Commercial mREIT TPG Real Estate Finance Trust (TRTX) has priced their new preferred stock issue.
The SEC documents have not been published so all the details are not known, but this press release gives the basics–priced at 6.25% for 7 million shares with another 1.05 million shares available for overallotments.
The press release can be read here. Details will be published when known.
As noted earlier in the day the OTC grey market ticker will be TRTXP for trading immediately (or when you broker gets the ticker ‘set up’).
10 thoughts on “TPG Real Estate Finance Trust Prices New Preferred Issue”
If you go to their website and read all the stuff there you will see that between “Office Space & Hotels” their portfolio is around 70% of those 2 categories. Better Hope & Pray the pandemic is indeed over with. For that reason Iam going to skip this one, even though I do like it. Like I say, I do like it but this last 16 months has taught all of us a very valuable lesson.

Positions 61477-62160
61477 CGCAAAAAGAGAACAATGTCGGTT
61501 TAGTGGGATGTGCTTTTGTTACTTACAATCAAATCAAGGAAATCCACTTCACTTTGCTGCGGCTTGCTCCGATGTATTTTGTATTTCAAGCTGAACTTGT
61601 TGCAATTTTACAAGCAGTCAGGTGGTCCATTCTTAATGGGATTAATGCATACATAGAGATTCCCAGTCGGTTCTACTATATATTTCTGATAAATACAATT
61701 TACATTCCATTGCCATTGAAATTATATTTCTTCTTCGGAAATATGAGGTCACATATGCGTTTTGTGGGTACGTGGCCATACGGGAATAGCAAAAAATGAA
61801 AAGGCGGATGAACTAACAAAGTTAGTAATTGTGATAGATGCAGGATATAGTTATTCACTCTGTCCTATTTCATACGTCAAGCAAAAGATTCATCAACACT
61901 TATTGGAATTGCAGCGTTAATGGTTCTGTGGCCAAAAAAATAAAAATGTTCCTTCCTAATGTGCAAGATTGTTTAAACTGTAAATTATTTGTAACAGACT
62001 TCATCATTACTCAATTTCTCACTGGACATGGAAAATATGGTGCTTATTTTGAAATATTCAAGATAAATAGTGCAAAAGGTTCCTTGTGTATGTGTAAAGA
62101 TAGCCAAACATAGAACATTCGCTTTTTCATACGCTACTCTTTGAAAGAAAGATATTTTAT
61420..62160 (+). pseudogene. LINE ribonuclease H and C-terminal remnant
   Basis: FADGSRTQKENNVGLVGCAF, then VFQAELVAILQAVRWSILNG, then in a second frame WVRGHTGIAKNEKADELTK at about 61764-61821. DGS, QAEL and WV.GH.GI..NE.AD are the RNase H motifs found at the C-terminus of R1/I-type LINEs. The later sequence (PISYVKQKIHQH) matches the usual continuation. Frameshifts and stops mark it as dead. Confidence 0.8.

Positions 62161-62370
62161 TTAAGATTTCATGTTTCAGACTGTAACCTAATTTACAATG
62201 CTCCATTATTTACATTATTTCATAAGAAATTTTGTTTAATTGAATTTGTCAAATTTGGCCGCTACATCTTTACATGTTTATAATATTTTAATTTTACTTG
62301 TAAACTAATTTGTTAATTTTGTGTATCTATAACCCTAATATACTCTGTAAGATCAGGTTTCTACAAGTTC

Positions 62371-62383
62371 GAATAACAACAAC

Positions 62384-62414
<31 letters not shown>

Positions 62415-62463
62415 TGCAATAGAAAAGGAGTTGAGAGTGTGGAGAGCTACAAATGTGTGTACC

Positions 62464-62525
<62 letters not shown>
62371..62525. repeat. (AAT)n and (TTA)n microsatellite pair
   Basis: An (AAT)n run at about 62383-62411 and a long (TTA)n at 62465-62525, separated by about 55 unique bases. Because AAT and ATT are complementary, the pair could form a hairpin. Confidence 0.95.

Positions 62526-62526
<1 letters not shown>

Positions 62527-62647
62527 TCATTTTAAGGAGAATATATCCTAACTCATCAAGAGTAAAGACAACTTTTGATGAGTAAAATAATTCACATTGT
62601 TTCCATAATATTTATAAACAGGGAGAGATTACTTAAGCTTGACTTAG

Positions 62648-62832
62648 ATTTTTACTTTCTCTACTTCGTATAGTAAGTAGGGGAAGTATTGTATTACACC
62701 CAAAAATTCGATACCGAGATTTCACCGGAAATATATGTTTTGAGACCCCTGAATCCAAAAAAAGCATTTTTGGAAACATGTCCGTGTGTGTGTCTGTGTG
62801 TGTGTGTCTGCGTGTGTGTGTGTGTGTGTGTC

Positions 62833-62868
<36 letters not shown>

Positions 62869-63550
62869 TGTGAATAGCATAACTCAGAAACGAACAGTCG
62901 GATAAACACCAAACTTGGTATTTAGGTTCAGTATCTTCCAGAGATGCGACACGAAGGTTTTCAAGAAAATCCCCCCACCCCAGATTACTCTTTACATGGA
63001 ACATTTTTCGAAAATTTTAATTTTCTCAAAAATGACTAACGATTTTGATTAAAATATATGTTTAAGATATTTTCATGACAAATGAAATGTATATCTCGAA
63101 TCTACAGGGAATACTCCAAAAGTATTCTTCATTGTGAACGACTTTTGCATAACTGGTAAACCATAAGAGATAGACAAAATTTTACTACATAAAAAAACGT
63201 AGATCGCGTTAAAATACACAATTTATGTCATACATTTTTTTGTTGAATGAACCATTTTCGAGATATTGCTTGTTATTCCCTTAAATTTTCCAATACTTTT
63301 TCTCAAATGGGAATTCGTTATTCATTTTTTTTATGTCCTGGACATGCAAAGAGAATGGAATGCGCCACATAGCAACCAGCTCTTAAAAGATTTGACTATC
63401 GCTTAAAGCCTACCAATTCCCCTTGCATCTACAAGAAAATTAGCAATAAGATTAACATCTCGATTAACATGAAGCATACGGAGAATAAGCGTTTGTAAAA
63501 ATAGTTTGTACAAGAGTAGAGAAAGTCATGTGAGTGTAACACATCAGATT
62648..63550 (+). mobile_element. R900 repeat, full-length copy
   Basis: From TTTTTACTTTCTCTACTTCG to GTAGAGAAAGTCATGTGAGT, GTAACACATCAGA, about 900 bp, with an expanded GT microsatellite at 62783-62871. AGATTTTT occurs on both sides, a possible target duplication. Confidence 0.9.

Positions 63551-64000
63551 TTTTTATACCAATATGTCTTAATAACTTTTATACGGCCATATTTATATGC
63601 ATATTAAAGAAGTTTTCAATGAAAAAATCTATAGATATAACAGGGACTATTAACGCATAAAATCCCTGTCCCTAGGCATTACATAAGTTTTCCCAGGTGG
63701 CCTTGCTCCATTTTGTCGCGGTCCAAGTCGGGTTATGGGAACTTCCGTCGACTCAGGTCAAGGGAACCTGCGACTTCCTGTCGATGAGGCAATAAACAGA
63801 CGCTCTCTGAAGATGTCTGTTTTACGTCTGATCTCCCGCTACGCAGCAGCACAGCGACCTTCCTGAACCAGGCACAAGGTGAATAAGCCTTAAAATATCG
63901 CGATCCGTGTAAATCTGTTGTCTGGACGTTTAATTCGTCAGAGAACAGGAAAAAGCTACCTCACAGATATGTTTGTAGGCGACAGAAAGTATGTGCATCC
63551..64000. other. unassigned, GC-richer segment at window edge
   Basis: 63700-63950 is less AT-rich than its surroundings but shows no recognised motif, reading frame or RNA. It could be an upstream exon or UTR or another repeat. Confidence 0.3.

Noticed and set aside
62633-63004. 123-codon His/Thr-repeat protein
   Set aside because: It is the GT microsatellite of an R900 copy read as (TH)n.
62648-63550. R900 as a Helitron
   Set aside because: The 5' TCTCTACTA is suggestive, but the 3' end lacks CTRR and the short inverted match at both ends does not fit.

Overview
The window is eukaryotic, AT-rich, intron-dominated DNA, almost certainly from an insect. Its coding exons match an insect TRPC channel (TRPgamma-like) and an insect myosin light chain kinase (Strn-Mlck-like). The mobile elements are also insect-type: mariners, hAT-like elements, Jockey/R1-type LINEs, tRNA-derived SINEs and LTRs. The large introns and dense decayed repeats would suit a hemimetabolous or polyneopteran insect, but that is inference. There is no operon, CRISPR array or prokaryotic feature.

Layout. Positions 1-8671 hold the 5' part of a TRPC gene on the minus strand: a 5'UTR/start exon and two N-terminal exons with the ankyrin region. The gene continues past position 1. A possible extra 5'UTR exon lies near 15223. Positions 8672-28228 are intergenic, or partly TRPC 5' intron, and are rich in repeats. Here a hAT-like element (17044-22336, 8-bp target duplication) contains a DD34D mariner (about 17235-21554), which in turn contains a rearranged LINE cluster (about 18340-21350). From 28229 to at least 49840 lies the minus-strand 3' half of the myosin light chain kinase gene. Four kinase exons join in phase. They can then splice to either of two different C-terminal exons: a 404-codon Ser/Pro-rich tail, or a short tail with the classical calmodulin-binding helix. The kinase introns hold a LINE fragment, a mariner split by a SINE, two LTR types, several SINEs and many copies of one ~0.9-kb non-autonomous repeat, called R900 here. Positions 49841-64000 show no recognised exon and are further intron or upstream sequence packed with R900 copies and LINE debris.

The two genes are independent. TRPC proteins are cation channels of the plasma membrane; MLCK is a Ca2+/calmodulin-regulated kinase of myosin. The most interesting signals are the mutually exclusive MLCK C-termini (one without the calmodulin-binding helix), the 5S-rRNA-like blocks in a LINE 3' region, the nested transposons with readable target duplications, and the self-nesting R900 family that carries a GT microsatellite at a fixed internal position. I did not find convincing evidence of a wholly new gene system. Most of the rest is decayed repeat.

LOL rate ho that I am the McReits are one of the few areas left with any sort of yield. Last time I went there in size was feb 2020.
thanks Tim. First new bond I am quite excited about.
What do you know about this company? I have never heard of it.
Same question. Why are you excited about this one, James?
I checked their properties and one of my criteria is that properties must be in coastal areas. TPTX checks all my boxes. they have properties in New York, Florida, California. the second criteria is BBB rating and they are rated BBB by Egan (of course you would love a S&P BBB rating) but the yield of 6.25% justifies a Egan triple B.
James – You’ve just described Egan Jones’ raison d’etre. When all else is impossible, pay EJ… lol
Does anyone know if the companies issuing new paper are required to pay S&P, Moody’s, and Egan? If so, how much does it cost them to get a rating? Also I was wondering …if a company gets a rating, are they required to report what the rating is or can they simply omit it and refer to the issue as non-rated?
Companies are not “required” to get a rating but as most institutional buyers require it most will be rated. The company pays for the rating. It is quite expensive, except for Egan-Jones.
I don’t believe a company has the right to hide a rating.